‘Kadaikutty Singam’ review: Family drama gone wrong

The portions involving the family are genuinely fun and Karthi infuses a likeable energy

There are two different routes most star vehicles take when they’re trying to reach the Tamil Nadu heartland. The first one, the action route, involves negotiating sickles, swords and lungi-sporting henchmen. The second one, used just as commonly, is the family drama route, where the henchmen are replaced by chithis, thangachis and mamas, often serving the same purpose.

Pandiraj’s Kadaikutty Singam, which was expected to be the good old-fashioned rural drama, takes these two very different routes to get to the same destination. And as a result, it’s the audience that ends up feeling a little lost.

It’s the story of the youngest son (Karthi playing Gunasingam) of a family who tries everything to unite his grandmother, his father, two mothers (one of them is also his aunt), five sisters, their husbands, his nieces…. you get the picture.

Kadaikutty Singam

  • Genre: Drama
  • Director: Pandiraj
  • Cast: Karthi, Sathyaraj, Sayyeshaa
  • Storyline: The youngest son’s efforts to keep his big, fat family together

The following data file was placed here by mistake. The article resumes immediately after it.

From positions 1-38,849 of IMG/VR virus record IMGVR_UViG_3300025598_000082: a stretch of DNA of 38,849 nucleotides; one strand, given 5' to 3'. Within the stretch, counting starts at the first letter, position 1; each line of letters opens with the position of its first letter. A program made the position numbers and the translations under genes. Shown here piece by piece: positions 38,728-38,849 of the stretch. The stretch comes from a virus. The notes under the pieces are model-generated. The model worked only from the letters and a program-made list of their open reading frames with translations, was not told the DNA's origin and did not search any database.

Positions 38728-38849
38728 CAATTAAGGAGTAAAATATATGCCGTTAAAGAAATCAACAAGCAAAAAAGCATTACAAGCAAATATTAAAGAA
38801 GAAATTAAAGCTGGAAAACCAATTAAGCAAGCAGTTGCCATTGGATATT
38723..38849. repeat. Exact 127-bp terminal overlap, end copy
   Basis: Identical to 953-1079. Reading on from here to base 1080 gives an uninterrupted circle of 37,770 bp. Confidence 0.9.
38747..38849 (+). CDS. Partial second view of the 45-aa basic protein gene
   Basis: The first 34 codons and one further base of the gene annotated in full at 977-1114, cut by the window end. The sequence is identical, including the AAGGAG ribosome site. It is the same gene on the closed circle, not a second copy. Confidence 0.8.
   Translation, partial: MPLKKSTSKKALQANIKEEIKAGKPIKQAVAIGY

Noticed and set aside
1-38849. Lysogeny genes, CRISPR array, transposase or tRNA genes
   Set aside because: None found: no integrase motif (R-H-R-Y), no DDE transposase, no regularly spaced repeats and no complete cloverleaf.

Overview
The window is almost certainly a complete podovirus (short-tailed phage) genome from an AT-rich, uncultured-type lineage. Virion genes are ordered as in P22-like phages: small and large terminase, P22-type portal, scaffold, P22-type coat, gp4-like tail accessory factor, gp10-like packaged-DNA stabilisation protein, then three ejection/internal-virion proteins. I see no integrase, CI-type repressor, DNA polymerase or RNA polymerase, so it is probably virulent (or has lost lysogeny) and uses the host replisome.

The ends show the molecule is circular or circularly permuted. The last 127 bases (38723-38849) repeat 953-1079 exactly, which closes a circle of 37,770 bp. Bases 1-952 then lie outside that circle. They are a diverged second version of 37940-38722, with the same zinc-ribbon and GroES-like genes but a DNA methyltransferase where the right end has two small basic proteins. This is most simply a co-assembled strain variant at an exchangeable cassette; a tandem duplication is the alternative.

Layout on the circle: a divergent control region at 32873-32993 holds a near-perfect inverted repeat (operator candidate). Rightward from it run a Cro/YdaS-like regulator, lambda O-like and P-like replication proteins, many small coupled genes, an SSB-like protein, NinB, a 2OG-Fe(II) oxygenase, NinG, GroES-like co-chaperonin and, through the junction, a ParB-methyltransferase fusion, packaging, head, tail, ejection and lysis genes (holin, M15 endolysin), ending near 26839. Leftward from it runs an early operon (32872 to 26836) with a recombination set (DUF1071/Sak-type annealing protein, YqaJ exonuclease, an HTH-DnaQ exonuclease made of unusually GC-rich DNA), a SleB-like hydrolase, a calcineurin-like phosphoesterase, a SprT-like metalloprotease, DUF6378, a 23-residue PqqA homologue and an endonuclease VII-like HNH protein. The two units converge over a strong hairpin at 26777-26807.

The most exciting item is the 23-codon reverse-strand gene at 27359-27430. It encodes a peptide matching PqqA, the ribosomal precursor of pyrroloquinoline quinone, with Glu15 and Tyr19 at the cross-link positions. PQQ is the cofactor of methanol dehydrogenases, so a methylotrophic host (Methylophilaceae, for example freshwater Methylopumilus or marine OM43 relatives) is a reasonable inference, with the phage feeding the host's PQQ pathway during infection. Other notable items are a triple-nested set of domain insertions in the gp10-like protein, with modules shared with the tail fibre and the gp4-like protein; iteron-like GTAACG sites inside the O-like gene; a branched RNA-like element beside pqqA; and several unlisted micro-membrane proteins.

Gunasingam is a proud farmer who doesn’t spare a chance to talk about the greatness of his profession. He’s also, almost by default, the Michael Schumacher of rekla racing. We’re introduced to his family very early on, and it helps if one takes along a notepad to the theatre… there’s just that many characters one needs to keep a track of.

The portions involving the family are genuinely fun and Karthi infuses a likeable energy which makes one feel like they’re attending a big village wedding.

Even the heavy-duty emotional moments, which at times turn overtly sentimental, are quickly followed up with a light moment, thanks to the comic efforts of Soori. In a sense, these scenes offer exactly what one had expected from the film, and it is as fun as it is moving.

But it’s the action route that cripples the film. It never becomes anything more than the generic revenge drama, involving a generic caste politician and his long-winding subplot. These parts just don’t seem to have the tiny details that went into writing the family portion, like the distinct characterisation that separates Gunasingam’s five sisters.

In the end, one feels the film would have been a lot better had the director picked a lane and stuck to it.

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